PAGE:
There is a preconceived stigma for veganism and vegans themselves: a pushy, opinionated and self-righteous individual that enjoys expressing to everyone that they meet that they have chosen this specific life-style. I must vouch for all the non-stereotypical vegans that do not want to be pigeonholed into this typecast and explain the logic behind this moral choice. For both the loud-mouthed and the more reserved vegan, there is rationality behind the decision.
The clear-cut and recognisable aim of avoiding and thus reducing animal suffering is foremost in peoples’ minds. Although many people like to sidestep this topic and disassociate living animals from the food on their plate, this factor of veganism cannot be disputed. Even if an individual is not willing to cut meat out of their diet it would be hard to imagine that deep down they can suggest that farm animals do not suffer in the food production process. Meat eaters desperately try to defend themselves: ‘Vegans are so hypocritical, think about all the plant lives you are taking… plants have feelings too’. Firstly, we can address that plants do not possess a nervous system and so we can be confident that we are not causing pain by cultivating them. Secondly, even if we did live in a world in which plants had the mental and physiological capacity to suffer, a meat eaters’ diet leads to the consumption of more plants than that of a vegan. This is clear when you recognise that matter can’t be created - it is not possible to yield more from an animal than it has consumed… rational logic.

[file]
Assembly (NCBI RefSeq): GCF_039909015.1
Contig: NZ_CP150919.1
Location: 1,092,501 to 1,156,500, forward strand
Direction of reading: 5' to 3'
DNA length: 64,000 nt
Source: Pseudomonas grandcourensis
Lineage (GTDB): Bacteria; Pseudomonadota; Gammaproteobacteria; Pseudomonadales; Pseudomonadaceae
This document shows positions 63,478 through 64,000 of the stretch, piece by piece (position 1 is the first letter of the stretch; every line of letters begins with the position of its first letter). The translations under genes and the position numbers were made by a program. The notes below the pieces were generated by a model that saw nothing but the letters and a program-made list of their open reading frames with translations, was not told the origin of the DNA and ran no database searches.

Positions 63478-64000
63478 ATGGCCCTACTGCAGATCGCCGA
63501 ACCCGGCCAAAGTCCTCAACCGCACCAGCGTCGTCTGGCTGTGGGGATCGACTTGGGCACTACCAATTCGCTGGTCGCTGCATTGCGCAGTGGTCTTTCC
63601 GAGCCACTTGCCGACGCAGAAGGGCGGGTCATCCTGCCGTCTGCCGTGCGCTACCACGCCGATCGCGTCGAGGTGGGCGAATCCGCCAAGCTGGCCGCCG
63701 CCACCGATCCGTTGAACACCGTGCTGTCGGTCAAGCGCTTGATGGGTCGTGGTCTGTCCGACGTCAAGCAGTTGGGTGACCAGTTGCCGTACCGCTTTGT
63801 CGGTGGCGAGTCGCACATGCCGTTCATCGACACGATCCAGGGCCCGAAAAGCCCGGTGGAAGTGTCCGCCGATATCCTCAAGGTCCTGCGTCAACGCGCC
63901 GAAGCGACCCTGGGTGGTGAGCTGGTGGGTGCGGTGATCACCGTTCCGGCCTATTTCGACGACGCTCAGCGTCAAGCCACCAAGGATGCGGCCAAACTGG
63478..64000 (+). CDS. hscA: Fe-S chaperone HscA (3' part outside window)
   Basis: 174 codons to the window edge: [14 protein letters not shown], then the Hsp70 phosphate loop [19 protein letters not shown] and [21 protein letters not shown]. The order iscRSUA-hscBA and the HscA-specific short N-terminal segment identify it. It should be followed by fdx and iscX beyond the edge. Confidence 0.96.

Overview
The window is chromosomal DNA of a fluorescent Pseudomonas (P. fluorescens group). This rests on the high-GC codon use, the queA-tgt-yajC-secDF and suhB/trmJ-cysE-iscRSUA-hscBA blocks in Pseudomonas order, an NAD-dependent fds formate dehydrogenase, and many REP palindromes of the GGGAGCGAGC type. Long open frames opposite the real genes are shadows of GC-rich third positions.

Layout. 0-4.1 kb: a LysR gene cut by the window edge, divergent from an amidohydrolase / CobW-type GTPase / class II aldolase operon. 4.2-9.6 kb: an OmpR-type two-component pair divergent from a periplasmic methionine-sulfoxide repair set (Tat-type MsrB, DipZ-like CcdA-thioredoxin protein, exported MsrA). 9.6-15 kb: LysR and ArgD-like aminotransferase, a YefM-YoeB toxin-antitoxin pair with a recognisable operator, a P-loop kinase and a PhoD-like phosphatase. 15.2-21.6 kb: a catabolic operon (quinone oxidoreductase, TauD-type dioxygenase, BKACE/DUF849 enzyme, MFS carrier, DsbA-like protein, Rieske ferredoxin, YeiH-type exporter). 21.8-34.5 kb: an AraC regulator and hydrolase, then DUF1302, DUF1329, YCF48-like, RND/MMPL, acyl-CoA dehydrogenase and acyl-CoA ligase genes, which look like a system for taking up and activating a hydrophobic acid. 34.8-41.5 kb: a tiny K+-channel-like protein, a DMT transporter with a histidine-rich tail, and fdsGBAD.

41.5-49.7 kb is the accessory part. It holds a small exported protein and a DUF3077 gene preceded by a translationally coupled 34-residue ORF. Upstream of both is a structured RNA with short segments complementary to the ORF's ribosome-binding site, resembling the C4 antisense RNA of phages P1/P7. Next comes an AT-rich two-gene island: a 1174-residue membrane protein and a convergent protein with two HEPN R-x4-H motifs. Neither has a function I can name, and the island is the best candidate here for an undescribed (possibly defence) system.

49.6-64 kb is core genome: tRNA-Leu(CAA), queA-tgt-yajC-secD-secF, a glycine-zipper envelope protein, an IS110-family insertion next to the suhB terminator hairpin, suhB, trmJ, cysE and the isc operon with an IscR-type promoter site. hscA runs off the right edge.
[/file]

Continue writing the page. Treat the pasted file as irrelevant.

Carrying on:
To be vegan is to be responsible for our planet. Meat and dairy production contributes in a much bigger way to the harmful emissions that mankind are inflicting on the planet than the whole of the transport sector. Emissions such as methane, produced in dairy production, are enormous in their powers as greenhouse gases. Methane itself is vastly more damaging than carbon dioxide, contributing grossly to climate change. Not only does such climate change affect wildlife but also it will inevitably affect the poorest communities in devastating ways. Warming seas will affect fish stocks leaving many communities reliant on the ocean for survival with inadequate resources.. Rising sea levels will devastate homes. The increases in extreme weather occurrence will hit the most exposed and vulnerable populations. If veganism were to be adopted by enough people, we could move closer towards ridding the world population of hunger. To gain a certain amount of food in the form of animal products, 90% more plant feed must be provided. If the ‘middle man’ of livestock production were cut out of the production system a remarkable amount of food would be freed up to feed hungry mouths.
Veganism also benefits your health. Although sources of protein and dairy are removed from your diet, this does not create the perceived malnutrition that many suggest. As herbivorous animals do, we can obtain the nutrients we need from plants: protein from beans and pulses; calcium from leeks; B12 from marmite! Many people who are not vegan will be missing key nutrients from their diet… yet no one seems interested in this. As soon as you are a vegan anyone you speak to is a ‘qualified nutritionists’ and has a deep interest in your protein intake.
It is clear that veganism is not for everyone and it is neither realistic nor productive to aim to convince all that you meet to choose this lifestyle. However I think what can be achieved is that more people understand that rationality behind the choice and accept that it is not an overly sentimental or anthropomorphic waste of time.
Been persuaded by our article to become a vegan yourself, or just keen to know a little more? Get to know all the key facts about changing your lifestyle by reading the informative article below from Positive Health Wellness.